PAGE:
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Putin criticizes Western nations for housing Afghans in Central Asia

The Russian president noted that there are no visa restrictions between Russia and its Central Asian allies, and said that Moscow doesn’t “want militants appearing (in Russia) again under the guise of refugees.”

SNS | Moscow |

Russia’s president has criticized Western nations for seeking to temporarily house Afghan refugees in Central Asian countries, citing security concerns for Russia. Speaking at a meeting with top officials of the Kremlin’s United Russia party on Sunday, Vladimir Putin blasted what he described as a “humiliating approach” by Western states.

The Russian president noted that there are no visa restrictions between Russia and its Central Asian allies, and said that Moscow doesn’t “want militants appearing (in Russia) again under the guise of refugees.”

“Does that mean that they can be sent without visas to those countries, to our neighbors, while they themselves (the West) don’t want to take them without visas?” TASS news agency quoted Putin as telling leaders of the ruling United Russia party.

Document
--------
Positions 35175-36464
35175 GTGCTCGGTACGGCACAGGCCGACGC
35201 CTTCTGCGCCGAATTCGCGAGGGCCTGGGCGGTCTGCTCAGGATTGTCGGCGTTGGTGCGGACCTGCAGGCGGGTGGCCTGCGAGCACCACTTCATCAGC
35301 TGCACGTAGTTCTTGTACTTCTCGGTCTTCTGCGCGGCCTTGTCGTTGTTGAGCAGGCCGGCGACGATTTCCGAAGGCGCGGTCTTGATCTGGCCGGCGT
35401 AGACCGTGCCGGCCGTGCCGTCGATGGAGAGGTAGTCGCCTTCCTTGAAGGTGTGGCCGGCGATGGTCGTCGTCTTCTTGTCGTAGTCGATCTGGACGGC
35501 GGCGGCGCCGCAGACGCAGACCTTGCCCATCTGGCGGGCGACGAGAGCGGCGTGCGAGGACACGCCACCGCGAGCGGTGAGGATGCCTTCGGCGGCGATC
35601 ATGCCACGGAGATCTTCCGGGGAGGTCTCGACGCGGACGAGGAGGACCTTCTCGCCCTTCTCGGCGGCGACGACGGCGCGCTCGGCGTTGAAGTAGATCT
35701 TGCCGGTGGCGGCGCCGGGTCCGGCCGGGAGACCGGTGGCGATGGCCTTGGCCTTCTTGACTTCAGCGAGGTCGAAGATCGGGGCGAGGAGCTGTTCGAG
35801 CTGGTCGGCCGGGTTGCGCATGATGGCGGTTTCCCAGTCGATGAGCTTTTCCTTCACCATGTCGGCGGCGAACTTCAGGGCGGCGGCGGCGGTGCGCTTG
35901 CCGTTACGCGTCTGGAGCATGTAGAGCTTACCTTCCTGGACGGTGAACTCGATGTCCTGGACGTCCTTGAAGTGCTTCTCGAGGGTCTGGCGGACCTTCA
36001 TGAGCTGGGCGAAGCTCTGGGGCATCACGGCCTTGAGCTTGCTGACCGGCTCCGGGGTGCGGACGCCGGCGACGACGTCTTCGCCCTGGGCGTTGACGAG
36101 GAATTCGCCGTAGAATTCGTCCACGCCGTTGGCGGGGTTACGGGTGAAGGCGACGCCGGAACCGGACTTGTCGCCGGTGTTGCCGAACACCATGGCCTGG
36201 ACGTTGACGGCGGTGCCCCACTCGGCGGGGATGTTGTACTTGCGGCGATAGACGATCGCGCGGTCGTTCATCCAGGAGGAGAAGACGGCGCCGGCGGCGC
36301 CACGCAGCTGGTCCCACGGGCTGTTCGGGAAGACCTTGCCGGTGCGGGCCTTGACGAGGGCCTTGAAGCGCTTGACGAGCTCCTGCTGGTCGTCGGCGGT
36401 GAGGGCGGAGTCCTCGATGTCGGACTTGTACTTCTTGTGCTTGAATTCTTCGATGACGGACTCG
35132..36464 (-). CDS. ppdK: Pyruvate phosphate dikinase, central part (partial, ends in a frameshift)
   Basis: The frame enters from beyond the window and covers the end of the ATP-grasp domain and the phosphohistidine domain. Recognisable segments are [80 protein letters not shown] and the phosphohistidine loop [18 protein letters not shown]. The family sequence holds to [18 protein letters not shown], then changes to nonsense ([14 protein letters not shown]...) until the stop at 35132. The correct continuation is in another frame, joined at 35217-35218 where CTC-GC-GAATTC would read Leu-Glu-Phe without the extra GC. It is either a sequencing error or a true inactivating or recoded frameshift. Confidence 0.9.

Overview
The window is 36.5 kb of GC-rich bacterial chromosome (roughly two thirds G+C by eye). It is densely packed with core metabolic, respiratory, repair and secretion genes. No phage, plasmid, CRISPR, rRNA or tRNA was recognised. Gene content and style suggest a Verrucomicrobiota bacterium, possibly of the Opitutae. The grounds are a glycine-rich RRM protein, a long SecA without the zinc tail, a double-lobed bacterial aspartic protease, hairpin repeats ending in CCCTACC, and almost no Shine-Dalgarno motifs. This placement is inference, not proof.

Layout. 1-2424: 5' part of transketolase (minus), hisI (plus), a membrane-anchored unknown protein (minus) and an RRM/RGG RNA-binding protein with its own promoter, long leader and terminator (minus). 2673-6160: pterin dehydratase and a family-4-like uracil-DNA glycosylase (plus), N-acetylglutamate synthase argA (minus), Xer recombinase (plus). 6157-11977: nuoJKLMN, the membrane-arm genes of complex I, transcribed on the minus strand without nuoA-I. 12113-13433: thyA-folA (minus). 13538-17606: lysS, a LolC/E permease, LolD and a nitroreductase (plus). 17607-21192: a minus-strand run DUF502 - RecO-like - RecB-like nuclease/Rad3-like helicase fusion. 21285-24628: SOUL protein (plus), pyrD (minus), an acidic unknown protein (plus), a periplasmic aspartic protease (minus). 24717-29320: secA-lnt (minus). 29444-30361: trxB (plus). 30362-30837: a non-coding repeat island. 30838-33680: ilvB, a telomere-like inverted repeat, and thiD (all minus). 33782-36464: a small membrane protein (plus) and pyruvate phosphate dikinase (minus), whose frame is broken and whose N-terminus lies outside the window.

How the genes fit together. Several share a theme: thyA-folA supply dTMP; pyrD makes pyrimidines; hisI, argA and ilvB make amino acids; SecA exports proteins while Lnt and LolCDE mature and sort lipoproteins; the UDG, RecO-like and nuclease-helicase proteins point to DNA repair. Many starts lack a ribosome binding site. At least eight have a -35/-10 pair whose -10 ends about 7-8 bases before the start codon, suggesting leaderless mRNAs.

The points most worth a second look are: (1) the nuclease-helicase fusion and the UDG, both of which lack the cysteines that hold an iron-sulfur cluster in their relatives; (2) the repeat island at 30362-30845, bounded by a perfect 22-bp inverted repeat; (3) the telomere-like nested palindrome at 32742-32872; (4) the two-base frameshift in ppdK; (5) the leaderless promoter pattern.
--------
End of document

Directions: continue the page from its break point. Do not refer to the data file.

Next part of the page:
“We don’t want to repeat, even in part, something that we had in the 90s and in the mid-2000s when there were hostilities in the North Caucasus,” Putin said.

Thousands of people in Afghanistan have been looking for ways to leave the country after the Taliban took control of Kabul in a swift power grab, seeking to escape what they see as a return to ruthless fundamentalist rule. Hundreds have headed to the Central Asian nations of Uzbekistan and Tajikistan, which share a border with Afghanistan.

The United States held secret talks with a number of countries in a desperate attempt to secure deals to temporarily house at-risk Afghans who worked for the US government, Reuters reported last week.

Putin said Russia, which allows visa-free travel for residents of ex-Soviet Central Asian countries, opposes that.

While some Western nations scrambled to evacuate people from Afghanistan, Moscow praised the Taliban for restoring order following its takeover of the country.

Russia’s foreign minister Sergei Lavrov said Taliban leaders had stuck to their promises so far.

“We are seeing the statements the Talibs made about ceasing combat actions, an amnesty for all of those involved in the confrontation, about a need for a nationwide dialogue … they are being implemented,” he was cited by RIA as saying.

(With AP inputs)